Current Into Radio Waves
Name: Rafael J. A.
Sir, I am an accounting teacher. When I operate a
radio transmitter, it is plugged into an electrical outlet, and the
transmitter is drawing current. I presume that current is
flowing up and down the antenna at a certain frequency, but how is that
current "used up" ? Where is the "load"? I can see electricity being
turned into light and heat in a light bulb, or into kinetic energy in a
spinning electric motor, but nothing is happening in an antenna. I understand
that every time the current reverses, an electromagnetic wave is radiated
outward (is that right?), but there is a fair amount of current going into
the transmitter, and nothing coming out but these electromagnetic waves.
You are absolutely correct in that whenever an electric charge is
accelerated it radiates an electromagnetic wave. What you may
not appreciate is that these waves do indeed carry energy (and
momentum). For example, a 50,000 watt "clear channel" station
such as WOR in New York does indeed radiate 50,000 watts of
power. Of course, as always, a radio transmitter is not 100%
efficient in transforming the input power into radiated
electromagnetic waves; much is used up in producing heat energy,
non-useful radiation, etc.
You may be interested in knowing about "populating space" as
proposed by the late Gerry O'Neil. He conceived of 2 mile long
space stations with perhaps a million inhabitants. One of the
advantages to earth of this plan is that electric generators
powered by sunlight could produce megawatts of electric power
which would then be transferred to earth not along electrical
wires, but by electromagnetic waves. That part of his plan, at
least, was quite feasible. Antennas on earth, perhaps a mile
wide would pick up the power, which would then be transformed to
a form suitable for transmitting over the usual network of
You can personally feel the power transmitted by electromagnetic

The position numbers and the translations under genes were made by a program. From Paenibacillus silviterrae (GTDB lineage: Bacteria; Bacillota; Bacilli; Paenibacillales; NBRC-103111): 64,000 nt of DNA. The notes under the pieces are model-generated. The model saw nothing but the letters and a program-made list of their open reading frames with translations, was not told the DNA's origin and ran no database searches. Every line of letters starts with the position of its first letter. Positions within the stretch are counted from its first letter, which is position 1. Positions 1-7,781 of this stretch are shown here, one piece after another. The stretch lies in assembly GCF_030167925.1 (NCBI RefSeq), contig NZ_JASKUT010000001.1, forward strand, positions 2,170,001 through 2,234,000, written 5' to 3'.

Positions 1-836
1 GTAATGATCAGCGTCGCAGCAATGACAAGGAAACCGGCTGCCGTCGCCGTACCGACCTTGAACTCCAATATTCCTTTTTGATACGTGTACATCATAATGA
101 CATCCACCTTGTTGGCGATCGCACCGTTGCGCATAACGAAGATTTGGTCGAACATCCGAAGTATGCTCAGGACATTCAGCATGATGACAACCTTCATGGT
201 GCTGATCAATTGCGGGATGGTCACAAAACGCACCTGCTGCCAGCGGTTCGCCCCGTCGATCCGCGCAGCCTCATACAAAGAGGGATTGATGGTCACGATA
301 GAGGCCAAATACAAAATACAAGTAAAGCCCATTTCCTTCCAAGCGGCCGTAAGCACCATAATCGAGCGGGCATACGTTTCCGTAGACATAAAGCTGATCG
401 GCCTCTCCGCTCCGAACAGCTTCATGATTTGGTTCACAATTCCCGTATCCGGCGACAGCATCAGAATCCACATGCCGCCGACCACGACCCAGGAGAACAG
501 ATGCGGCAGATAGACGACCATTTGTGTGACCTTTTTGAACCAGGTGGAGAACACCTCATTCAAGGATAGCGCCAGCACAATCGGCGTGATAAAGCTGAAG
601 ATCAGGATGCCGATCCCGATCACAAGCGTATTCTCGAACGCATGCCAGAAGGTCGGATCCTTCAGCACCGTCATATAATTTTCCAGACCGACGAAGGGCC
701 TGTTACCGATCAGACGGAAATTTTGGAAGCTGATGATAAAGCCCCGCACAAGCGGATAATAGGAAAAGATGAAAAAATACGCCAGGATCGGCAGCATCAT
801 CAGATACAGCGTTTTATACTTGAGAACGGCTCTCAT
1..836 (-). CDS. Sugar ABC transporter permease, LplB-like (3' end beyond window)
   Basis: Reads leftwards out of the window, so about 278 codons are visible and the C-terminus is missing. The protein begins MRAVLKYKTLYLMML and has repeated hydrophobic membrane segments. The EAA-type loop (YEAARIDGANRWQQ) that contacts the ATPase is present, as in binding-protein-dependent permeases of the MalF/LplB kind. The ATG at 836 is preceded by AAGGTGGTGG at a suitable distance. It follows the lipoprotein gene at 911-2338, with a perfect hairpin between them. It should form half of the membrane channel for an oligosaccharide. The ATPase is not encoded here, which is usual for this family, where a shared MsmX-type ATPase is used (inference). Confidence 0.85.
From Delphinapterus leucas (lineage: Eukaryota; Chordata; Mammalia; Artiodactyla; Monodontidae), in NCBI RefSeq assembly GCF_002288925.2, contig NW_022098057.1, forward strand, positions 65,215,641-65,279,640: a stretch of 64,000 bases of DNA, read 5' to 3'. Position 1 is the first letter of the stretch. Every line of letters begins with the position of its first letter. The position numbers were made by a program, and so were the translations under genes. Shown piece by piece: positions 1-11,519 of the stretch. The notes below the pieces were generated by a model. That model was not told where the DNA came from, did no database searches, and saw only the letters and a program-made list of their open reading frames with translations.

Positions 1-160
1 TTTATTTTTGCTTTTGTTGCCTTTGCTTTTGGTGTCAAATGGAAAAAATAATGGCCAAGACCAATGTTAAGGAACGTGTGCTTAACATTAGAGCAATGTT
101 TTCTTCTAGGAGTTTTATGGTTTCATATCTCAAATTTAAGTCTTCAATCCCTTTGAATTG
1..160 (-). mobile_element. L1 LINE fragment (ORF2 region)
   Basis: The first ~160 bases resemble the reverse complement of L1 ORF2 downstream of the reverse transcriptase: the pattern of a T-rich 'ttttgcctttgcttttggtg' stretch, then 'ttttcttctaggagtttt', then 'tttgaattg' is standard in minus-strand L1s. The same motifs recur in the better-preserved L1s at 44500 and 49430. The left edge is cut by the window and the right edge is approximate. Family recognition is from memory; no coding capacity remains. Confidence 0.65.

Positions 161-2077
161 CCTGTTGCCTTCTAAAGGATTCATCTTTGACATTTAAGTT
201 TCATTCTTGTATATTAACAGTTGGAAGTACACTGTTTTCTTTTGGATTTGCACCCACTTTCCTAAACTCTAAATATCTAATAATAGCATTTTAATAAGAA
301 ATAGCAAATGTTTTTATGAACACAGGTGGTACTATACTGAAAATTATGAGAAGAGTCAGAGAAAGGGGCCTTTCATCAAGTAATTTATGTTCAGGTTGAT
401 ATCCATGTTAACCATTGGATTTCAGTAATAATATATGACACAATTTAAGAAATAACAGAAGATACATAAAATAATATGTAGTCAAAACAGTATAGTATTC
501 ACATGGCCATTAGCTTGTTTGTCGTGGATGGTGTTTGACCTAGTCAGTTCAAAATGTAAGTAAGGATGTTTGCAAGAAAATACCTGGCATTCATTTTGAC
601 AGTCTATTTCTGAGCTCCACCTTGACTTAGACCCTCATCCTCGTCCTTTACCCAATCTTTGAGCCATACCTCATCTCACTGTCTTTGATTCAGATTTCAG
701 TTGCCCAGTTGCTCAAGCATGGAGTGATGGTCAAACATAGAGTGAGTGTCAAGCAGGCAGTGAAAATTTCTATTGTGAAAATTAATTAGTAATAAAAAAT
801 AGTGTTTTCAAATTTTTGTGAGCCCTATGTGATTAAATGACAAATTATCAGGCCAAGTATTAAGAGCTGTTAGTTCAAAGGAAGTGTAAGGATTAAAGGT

waves simply by going to the beach on a hot sunny summer day and
feeling the heat of the sun, which is, of course, transmitted by
The "load" is caused by the forces of the electric and magnetic
field produced by the accelerated charged particle producing a
reaction force back on the charged particle. Lenz's Law
guarantees that the reaction force will be in a direction
opposing the motion of the charge producing the wave.
Best, Dick Plano, Professor of Physics emeritus, Rutgers
To the eye, NOTHING is leaving the antenna. But I assure you that an
appreciable amount of power that originates from the 120 V outlet current,
or whatever source one may be using is ultimately being radiated from the
antenna hooked into the transmitter.
Electromagnetic waves (EM waves) do seem sort of magical in a way. But just
because you cannot see them does not mean that they are not there. A
will radiate power at a wavelength ~ 200 nM - 800 nM. Your eyes can
actually detect EM emissions at this wavelength. However, for example, in a
cellular phone communication band (2140 MHz). That wavelength is ~ 0.14
meters (5.5 inches). Your eyes are no designed to receive EM emissions at
that frequency. But I assure you that the emissions are there. Also, that
cell phone antenna is just as worthy of the name "load" as the tungsten
filament in a light bulb and to the copper wire windings in that motor that
you spoke of.
The frequency of the incoming wall current; 60 Hz for home; 0 Hz for DC
(batteries) HAS ABSOLUTELY NOTHING TO DO WITH THE FINAL EM EMISSION LEAVING
THE ANTENNA. That final frequency is determined by more complex tuning
systems and mixers within the transmitter / receiver.
APPARENTLY, nothing is happening in an antenna. However, if you were to
stand back with a device called a Spectrum Analyzer, you would be able to
see that, indeed, the antenna is emitting an RF (radio frequency) signal. I
really do not want to go into any more detail. However, I will if you ask
more detailed questions related to antenna design / radiation patterns,
I hope this has helped.
These electromagnetic waves are the same as the light from a light bulb,
exactly the same. The only difference is the frequency.
Your eye has a huge number of "rod" and "cone" cells that are actually tiny
antennae. They pick up the light wave radiation similar to how a radio
antenna works. There is energy in the waves.
Dr. Ken Mellendorf
Illinois Central College
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Update: June 2012